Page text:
German Propaganda Map Depicting a "European Brawl"
"Europaische Keilerei 1914",
Subject: Europe, World War I
Period: 1914 (dated)
Color: Printed Color
17.1 x 13.3 inches
43.4 x 33.8 cm
This German propaganda map was published at the beginning of WWI to convince Germans of the power and early successes of the Central Powers' military. As the title suggests, the imagery shows a European brawl, with a jumble of soldiers and civilians forming a rough outline of the continent. The Central Powers are all depicted as soldiers, armed with bayonets, swords and spears and appear to be successfully attacking the Entente Powers, who cower in fear rather than fight back. Neutral countries are depicted as peaceful civilians rather than soldiers. A large zeppelin is shown in the North Sea headed toward England, indicating that this map was likely published in 1915 after the German raid on England in January 1915. A short poem by Dr. Storch explains that although there were formerly many concerts in Europe and everything was in "harmony," the Serbs destroyed the peace, and Ivan (Russia), John Bull (England) and Marianne (France) joined in supporting the Serbs. However Michel (Germany) will give the four "parasites" what they deserve, and soon concerts will be able to resume, with Michel holding the conductor's baton. And the first concert piece will be "The Guard on the Rhine." Published by Kunstverlag "Junos" in Berlin.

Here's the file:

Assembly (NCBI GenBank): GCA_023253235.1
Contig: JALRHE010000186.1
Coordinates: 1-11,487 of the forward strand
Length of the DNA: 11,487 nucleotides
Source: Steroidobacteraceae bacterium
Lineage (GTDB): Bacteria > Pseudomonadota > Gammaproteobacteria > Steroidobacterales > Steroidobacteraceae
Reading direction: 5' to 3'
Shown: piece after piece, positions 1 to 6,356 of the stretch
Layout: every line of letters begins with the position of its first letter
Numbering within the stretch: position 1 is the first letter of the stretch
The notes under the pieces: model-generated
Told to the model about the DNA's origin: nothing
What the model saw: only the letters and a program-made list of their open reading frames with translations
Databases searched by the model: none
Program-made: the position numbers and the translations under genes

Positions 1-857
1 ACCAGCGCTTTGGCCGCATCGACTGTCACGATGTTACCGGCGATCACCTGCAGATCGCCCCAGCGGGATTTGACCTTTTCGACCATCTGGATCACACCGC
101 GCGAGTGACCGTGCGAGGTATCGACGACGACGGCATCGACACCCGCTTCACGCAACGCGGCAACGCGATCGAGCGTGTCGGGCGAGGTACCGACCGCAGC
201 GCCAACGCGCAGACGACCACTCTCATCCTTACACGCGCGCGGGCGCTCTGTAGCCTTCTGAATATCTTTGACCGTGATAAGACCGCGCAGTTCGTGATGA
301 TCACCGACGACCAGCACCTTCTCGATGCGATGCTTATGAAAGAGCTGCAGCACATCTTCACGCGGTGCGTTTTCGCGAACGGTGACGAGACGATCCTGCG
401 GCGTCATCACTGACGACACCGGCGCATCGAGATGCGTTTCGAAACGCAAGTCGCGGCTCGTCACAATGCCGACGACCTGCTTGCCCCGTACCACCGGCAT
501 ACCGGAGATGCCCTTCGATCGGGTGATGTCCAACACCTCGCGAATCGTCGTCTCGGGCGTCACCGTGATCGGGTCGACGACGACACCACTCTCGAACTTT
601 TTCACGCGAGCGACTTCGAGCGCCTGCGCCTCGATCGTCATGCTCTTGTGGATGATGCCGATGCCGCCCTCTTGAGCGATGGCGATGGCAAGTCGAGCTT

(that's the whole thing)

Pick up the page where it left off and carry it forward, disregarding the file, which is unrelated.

Although the human personification of continents and countries can be seen as early as the 14th century (on maps by Opicinus de Canestris), human and animal metaphors on maps reached a new level in Europe between 1845 and 1945 with political cartoon maps. The rise of these satirical maps reflected the momentous political and cultural changes that occurred during the time. Political leaders were caricaturized and European nations were given symbolic identities that lent humor and accessibility to the geographical map. Based on popular stereotypes, these visual representations even found their way into the classroom to help bring geography and politics to life. Original serio-comic maps are very scarce due to their ephemeral nature.
Excellent impression and color on a bright sheet with a couple of small spots at top left. A short tear at bottom center was previously repaired with cello tape, which has since been removed and professionally repaired, although with a very faint stain remaining.